An important aspect of grad school that maybe is not super talked about is also becoming acquainted with the community of researchers/colleagues you want to be involved with moving forward and making those kinds of connections! This includes fellow grad students, many who do and will go on to do super cool things. This can happen through one's own volition or by taking advantage of events hosted by your program/institution, conference + social events, etc.

How important are advisors/to what extent do they really control the grad school experience?

   The working dynamic between you and your advisor is always dependent on, unsurprisingly (1) you and (2) your advisor. Getting a sense of a potential advisor's working style by talking to previous/curent students can be helpful. And once you get an advisor, having conversations on Day One on what you expect from one another is also very important! Setting shared expectations can save a lot of trouble in the long run, and having a working relationship with an advisor in this way can really improve the grad school experience. I think it's important to work with someone you personally vibe with.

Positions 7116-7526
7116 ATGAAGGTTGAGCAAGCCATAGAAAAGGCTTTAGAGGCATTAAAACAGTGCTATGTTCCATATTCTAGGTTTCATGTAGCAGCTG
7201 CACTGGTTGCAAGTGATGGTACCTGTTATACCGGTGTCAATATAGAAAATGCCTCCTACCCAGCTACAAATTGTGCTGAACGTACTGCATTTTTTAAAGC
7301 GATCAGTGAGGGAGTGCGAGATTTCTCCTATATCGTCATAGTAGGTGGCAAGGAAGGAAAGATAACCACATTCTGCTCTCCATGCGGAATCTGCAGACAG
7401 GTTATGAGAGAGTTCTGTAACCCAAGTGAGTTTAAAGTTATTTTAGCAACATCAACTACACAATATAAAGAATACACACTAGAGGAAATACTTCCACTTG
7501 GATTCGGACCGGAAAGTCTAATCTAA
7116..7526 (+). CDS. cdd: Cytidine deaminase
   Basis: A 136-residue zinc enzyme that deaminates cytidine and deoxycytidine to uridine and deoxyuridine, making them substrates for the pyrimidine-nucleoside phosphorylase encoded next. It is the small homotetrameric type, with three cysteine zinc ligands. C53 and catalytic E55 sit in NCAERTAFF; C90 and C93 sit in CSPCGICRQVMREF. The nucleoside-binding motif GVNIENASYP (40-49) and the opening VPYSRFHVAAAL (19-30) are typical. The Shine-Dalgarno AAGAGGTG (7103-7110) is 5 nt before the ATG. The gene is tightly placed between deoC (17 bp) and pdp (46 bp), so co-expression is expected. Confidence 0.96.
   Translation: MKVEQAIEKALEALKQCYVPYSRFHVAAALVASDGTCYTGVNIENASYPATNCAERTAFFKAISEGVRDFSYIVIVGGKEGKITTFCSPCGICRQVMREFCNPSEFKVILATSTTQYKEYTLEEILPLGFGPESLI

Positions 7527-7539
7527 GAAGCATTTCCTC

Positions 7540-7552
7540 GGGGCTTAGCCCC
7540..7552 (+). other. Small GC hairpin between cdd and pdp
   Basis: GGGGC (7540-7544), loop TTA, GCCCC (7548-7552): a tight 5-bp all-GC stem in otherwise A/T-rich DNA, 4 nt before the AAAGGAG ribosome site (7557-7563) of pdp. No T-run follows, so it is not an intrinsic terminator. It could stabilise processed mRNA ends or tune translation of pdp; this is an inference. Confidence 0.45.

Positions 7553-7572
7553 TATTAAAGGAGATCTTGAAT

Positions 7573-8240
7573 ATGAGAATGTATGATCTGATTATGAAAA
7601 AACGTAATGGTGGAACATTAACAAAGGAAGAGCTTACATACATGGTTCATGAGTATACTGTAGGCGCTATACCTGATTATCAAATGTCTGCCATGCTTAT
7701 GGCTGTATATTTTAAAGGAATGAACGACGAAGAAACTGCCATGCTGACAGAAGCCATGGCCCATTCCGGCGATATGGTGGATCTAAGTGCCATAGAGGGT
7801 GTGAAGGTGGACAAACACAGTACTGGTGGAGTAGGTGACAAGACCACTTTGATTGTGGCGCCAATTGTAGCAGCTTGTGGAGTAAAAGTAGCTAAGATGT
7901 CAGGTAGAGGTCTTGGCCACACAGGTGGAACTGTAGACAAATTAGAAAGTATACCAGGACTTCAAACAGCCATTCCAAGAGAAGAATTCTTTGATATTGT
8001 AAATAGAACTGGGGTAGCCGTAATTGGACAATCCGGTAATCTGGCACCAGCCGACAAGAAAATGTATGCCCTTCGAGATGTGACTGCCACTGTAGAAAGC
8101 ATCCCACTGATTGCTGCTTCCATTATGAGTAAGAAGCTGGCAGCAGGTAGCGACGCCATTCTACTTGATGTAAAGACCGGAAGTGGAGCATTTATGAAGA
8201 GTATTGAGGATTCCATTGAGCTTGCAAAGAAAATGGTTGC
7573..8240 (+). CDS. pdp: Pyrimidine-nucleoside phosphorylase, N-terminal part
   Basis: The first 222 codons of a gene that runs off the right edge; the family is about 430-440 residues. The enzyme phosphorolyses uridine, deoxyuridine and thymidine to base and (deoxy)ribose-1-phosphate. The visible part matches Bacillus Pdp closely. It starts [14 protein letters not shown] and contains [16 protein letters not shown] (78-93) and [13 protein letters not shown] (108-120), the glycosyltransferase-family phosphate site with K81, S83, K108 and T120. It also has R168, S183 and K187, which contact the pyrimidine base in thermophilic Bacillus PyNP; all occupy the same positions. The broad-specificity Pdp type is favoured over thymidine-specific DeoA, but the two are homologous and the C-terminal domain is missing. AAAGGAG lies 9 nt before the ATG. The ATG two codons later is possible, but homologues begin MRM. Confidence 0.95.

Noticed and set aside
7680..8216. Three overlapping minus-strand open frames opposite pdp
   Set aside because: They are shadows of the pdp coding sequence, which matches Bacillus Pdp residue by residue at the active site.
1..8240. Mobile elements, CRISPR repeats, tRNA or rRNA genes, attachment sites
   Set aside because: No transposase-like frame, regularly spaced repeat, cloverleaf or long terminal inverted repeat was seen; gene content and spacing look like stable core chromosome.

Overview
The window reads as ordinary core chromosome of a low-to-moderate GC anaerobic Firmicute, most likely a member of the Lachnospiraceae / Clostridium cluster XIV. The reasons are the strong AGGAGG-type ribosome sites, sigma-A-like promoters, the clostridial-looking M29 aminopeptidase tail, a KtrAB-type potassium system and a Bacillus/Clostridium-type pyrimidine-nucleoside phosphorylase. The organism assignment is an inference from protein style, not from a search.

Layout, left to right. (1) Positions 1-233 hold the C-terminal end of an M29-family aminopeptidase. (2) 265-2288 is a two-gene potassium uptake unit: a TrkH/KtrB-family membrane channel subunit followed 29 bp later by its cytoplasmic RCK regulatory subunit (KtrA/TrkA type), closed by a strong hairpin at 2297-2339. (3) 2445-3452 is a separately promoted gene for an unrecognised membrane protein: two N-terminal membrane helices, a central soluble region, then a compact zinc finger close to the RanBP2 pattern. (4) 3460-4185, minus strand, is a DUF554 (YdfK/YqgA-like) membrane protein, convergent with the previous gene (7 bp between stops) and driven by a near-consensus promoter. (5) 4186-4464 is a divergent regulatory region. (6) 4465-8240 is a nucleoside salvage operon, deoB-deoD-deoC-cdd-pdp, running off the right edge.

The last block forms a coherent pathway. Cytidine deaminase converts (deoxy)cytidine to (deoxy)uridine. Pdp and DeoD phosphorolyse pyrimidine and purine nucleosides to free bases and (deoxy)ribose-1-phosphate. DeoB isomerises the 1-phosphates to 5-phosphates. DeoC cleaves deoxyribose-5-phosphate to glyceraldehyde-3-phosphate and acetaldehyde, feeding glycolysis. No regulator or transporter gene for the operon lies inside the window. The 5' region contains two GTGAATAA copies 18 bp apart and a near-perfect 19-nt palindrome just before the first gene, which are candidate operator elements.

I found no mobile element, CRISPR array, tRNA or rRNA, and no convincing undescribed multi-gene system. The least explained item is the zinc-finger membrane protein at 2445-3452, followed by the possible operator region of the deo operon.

It is also good and generally encouraged to work with faculty who are NOT your advisor; this expands your collaborative experiences and also, fosters potential to find a diverse set of mentors (but probably don't assume that a more senior collaborator on a project is automatically going to be willing to put in the labor of mentoring as well). I personally think that having multiple mentors is great, because it diversifies the feedback/advice you get and can put less pressure on a single individual to guide your academic career.


What happens when my paper is accepted?

   For conference papers (more important in computing fields), you also get to / have to present the work at a conference.


What impacts what hours I work, what my day to day looks like, etc.?

   Grad school is generally more flexible than other fields of employment. However, things like work hours and day-to-day structure may depend on your *advisor* and *lab*. Some groups try to keep fairly typical schedules (e.g. everyone is available between 9a and 5p). Other groups may embrace odd work hours (e.g. you and your advisor may collaborate on a research project late at night)---this might also be super regular, e.g. crunching for a deadline and setting work sessions for that purpose. If you're at UW, your union contract is for 20 hrs/week (whether you are teaching or doing research; if your work goes outside that boundary then there is recourse) and a full-time course load is 10 credits, translating to a target of 30 hrs/week of time in class/homework.